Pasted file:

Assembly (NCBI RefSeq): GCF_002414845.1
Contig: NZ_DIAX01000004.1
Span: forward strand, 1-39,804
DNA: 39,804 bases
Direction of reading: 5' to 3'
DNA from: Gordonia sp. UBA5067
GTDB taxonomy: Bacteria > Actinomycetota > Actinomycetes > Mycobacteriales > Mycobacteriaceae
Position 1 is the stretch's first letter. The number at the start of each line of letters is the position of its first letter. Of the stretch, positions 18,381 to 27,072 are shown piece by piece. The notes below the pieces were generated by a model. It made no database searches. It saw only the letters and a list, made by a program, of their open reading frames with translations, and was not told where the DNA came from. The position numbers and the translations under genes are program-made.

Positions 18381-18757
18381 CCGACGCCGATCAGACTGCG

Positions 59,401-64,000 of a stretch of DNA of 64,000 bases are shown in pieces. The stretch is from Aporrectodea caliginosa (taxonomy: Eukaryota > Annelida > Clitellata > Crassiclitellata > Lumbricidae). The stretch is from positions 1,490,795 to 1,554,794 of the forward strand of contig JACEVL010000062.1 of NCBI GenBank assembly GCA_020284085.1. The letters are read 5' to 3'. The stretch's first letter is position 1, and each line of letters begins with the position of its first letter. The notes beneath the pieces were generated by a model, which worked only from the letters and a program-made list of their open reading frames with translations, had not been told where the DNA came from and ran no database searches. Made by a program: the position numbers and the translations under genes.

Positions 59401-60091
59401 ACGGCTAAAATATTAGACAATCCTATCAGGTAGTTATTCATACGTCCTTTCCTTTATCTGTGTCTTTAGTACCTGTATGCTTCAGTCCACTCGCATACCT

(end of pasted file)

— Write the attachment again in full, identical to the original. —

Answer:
Assembly (NCBI RefSeq): GCF_002414845.1
Contig: NZ_DIAX01000004.1
Span: forward strand, 1-39,804
DNA: 39,804 bases
Direction of reading: 5' to 3'
DNA from: Gordonia sp. UBA5067
GTDB taxonomy: Bacteria > Actinomycetota > Actinomycetes > Mycobacteriales > Mycobacteriaceae
Position 1 is the stretch's first letter. The number at the start of each line of letters is the position of its first letter. Of the stretch, positions 18,381 to 27,072 are shown piece by piece. The notes below the pieces were generated by a model. It made no database searches. It saw only the letters and a list, made by a program, of their open reading frames with translations, and was not told where the DNA came from. The position numbers and the translations under genes are program-made.

Positions 18381-18757
18381 CCGACGCCGATCAGACTGCG

Positions 59,401-64,000 of a stretch of DNA of 64,000 bases are shown in pieces. The stretch is from Aporrectodea caliginosa (taxonomy: Eukaryota > Annelida > Clitellata > Crassiclitellata > Lumbricidae). The stretch is from positions 1,490,795 to 1,554,794 of the forward strand of contig JACEVL010000062.1 of NCBI GenBank assembly GCA_020284085.1. The letters are read 5' to 3'. The stretch's first letter is position 1, and each line of letters begins with the position of its first letter. The notes beneath the pieces were generated by a model, which worked only from the letters and a program-made list of their open reading frames with translations, had not been told where the DNA came from and ran no database searches. Made by a program: the position numbers and the translations under genes.

Positions 59401-60091
59401 ACGGCTAAAATATTAGACAATCCTATCAGGTAGTTATTCATACGTCCTTTCCTTTATCTGTGTCTTTAGTACCTGTATGCTTCAGTCCACTCGCATACCT